Fort McCoy News Aug. 12, 2016

Realistic WAREX training aids Soldier preparedness

Soldiers with the 330th Medical Brigade participate in field instruction on proper medical-evacuation procedures during Warrior Exercise 86-16-03 at Fort McCoy in mid July.
Soldiers with the 330th Medical Brigade participate in field instruction
on proper medical-evacuation procedures during Warrior Exercise 86-
16-03 at Fort McCoy in mid-July.
Photo by Spc. Joseph Driver


Sgt. Johnson Labrake, 366th Engineer Company, Canton, N.Y., provides overwatch during a mine-clearing exercise during Warrior Exercise 86-16-03 at Fort McCoy in July.
Sgt. Johnson Labrake, 366th Engineer Company, Canton, N.Y., provides
overwatch during a mine-clearing exercise during Warrior Exercise 86-
16-03 at Fort McCoy in July.
Photo by Sgt. Robert Farrell


Capt. Devon Stanforth (right), observer-controller/trainer with the 1st Battalion, 383rd Regiment, 181st Infantry Brigade, conducts a class on troop-leading procedures for Soldiers assigned with the 314th Chemical Company of Decatur, Ga., during Warrior Exercise 86-16-03 at Improved Tactical Training Base Liberty at Fort McCoy.
Capt. Devon Stanforth (right), observer-controller/trainer with the 1st
Battalion, 383rd Regiment, 181st Infantry Brigade, conducts a class on
troop-leading procedures for Soldiers assigned with the 314th Chemical
Company of Decatur, Ga., during Warrior Exercise 86-16-03 at Improved
Tactical Training Base Liberty at Fort McCoy.
Photo by Anthony L. Taylor


Sgt. John Mooc with the 968th Quartermaster Company of Tustin, Calif., winds anchor cord during Warrior Exercise operations at Big Sandy Lake on Fort McCoy’s South Post.
Sgt. John Mooc with the 968th Quartermaster Company of Tustin, Calif.,
winds anchor cord during Warrior Exercise operations at Big Sandy
Lake on Fort McCoy's South Post.
Photo by Spc. Joseph Driver

BY SGT. DEVIN WOOD
215th Mobile Public Affairs Detachment

FORT McCOY, Wis. — Small-arms fire and exploding ordnance attacks by opposing forces are real-world threats that face Soldiers in a combat theater. For Reserve Soldiers, it can be difficult to simulate that environment at the unit level during monthly battle assemblies.

To achieve the most-realistic training possible, Reserve units teamed with active Army and Army National Guard units for the 84th Training Command and 86th Training Division Warrior Exercise (WAREX) 86-16-03 held July 9-23.

Soldiers with the 320th Military Police (MP) Company, Middleton, Conn., had the opportunity to go through a mass-casualty scenario involving live role-players, aviation units, and combat medics.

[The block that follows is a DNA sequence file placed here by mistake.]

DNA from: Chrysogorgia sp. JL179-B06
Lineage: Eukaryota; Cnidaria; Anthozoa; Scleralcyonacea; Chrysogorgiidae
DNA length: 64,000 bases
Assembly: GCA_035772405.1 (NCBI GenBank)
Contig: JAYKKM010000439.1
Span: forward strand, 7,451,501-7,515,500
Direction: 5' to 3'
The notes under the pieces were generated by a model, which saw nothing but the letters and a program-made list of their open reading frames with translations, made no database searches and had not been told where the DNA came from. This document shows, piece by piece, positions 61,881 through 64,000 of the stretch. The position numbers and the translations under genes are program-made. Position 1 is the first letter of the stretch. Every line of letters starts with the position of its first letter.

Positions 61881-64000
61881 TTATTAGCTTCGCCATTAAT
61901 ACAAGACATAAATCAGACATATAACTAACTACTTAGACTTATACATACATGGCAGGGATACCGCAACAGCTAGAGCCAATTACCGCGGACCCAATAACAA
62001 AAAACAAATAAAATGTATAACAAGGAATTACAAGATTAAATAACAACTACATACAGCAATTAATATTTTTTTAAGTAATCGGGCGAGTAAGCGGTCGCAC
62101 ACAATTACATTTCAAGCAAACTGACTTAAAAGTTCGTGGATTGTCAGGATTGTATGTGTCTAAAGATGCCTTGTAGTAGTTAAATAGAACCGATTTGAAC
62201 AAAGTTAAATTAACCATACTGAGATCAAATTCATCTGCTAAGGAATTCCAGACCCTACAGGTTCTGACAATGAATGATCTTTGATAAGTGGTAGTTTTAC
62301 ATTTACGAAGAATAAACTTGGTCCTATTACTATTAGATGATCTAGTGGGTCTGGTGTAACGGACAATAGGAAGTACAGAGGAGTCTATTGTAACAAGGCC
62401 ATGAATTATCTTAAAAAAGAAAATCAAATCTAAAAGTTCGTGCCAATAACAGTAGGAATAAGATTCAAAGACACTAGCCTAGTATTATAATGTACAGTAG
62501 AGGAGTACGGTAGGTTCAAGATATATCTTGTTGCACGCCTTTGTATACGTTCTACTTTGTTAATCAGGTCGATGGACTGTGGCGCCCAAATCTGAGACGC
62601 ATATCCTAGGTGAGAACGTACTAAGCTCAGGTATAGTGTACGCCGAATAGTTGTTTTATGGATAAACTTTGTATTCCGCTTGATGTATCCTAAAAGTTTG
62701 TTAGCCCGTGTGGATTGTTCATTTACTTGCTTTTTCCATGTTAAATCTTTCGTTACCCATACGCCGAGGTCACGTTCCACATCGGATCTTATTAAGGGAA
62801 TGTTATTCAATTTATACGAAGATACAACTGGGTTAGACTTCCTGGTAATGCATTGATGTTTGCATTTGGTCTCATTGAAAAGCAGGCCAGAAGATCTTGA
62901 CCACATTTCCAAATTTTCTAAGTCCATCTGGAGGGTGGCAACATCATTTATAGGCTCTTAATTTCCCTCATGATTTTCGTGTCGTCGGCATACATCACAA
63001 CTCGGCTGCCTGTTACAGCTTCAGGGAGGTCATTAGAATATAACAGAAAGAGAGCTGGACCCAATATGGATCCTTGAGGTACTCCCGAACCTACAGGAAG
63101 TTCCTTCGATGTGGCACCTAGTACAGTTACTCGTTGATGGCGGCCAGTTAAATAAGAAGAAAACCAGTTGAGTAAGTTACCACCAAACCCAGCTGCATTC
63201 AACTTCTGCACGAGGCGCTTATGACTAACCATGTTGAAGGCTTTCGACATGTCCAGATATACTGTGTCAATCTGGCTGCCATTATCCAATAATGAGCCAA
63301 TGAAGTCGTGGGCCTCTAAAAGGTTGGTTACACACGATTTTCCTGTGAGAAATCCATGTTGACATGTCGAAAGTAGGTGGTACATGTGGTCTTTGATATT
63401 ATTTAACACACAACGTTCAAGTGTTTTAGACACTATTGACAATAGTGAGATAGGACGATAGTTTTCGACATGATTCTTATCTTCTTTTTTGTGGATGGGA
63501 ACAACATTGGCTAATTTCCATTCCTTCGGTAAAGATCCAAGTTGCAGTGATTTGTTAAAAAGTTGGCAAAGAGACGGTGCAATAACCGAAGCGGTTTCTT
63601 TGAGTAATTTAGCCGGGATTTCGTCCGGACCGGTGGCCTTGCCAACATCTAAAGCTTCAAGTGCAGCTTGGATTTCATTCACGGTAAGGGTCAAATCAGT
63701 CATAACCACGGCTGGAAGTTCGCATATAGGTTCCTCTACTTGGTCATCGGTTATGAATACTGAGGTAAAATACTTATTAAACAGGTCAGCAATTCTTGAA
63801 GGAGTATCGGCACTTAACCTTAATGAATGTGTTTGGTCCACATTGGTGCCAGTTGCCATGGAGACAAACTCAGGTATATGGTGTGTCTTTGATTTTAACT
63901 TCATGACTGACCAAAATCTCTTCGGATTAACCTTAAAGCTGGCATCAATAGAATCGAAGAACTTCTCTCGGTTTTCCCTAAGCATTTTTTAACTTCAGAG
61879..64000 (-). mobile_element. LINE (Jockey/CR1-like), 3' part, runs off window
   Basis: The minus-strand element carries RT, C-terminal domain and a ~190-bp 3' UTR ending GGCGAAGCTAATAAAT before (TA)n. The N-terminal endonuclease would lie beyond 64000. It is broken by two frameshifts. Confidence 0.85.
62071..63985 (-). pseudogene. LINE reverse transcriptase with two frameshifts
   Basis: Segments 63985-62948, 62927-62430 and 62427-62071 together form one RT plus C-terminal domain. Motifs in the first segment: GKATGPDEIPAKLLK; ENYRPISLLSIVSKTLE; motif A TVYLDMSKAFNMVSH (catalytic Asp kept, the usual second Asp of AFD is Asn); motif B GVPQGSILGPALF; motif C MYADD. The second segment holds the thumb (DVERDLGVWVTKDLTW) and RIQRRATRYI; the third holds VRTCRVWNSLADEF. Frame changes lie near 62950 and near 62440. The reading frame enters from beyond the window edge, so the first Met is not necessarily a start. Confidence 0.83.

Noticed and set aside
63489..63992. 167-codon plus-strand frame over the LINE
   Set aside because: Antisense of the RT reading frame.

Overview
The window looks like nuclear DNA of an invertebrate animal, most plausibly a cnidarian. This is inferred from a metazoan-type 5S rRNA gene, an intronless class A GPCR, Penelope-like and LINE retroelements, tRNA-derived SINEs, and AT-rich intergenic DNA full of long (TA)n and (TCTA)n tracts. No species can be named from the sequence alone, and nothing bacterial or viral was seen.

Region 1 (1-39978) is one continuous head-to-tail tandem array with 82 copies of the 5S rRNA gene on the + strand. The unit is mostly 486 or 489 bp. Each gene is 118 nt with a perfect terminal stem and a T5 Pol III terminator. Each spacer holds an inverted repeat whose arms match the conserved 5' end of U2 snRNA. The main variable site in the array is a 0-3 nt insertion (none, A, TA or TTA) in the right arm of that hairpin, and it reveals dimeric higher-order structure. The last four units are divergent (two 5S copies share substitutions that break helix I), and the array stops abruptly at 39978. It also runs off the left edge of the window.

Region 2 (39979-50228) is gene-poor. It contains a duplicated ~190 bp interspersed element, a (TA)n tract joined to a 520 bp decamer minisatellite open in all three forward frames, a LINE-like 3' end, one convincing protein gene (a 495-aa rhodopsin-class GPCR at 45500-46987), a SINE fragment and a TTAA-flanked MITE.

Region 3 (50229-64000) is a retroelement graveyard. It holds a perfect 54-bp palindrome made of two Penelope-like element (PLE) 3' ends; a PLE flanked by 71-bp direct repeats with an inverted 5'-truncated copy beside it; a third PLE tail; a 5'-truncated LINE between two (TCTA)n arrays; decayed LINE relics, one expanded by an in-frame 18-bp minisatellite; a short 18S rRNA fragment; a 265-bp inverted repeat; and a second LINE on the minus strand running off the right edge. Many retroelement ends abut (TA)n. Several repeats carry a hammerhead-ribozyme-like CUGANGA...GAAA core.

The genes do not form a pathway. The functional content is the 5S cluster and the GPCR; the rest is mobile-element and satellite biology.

"This environment is great," said Staff Sgt. Nikesha Cabrera, a squad leader with the 320th. "Probably half of my squad has never worked with medics or actually seen a Blackhawk (land)."

The 320th was one of 92 units from across the Army that honed their skills during the final WAREX rotation of the year. WAREX provides units an opportunity to train in tactical and combat training environments, enforces small-unit leadership principles, and reinforces Army warrior training.

During WAREX, the 84th Training Command used a Decisive Action Training Environment (DATE) 2.1 to set the stage. DATE combines virtual scenarios with real-life role-players to create an intense environment designed to encompass the training audience, test them with multiple stressors, and assess them on how they react.

According to Cabrera, her Soldiers know how to do basic Army Warrior Tasks, such as call for medical evacuation, but having to do it facing the pressure and speed of a live scenario adds an extra layer of stress and gives leadership the chance to observe how the Soldiers react.

"This is the type of thing you learn in (advanced individual training)," said Cabrera. "You're supposed to continually build on that, and if you don't, it can take a few weeks to actually relearn those things and reapply it. We'd like to think that if it happens you kick into high gear and you know exactly what to do, but it doesn't always work like that."

According to Sgt. Michael Schreckengost, a team leader with the 320th MP Company, it's hard to get the level of training at a home station compared to an installation like Fort McCoy.

Observer-controller/trainers (OC/Ts) help instruct Soldiers and get them going in the right direction. Without interfering with the scenario, the OC/Ts asked questions to make the Soldiers think about the decisions they were making and how those decisions would affect the overall mission.

"Getting them out here, living in tents and grinding and sweating and being in 'the suck,' it gets them into a mindset ... away from distractions, and they start zooming in and watching the NCOs and how things are going, and they start getting engaged," said Schreckengost.

According to Cabrera, good training in the rear translates to good skills in real-world practice. WAREX is designed to provide that for units that are midway in their readiness cycle.

"Exercises like this give the Soldier-leader the confidence they need to go to war," said Col. William Woods, commander of 2nd Brigade, 86th Training Division.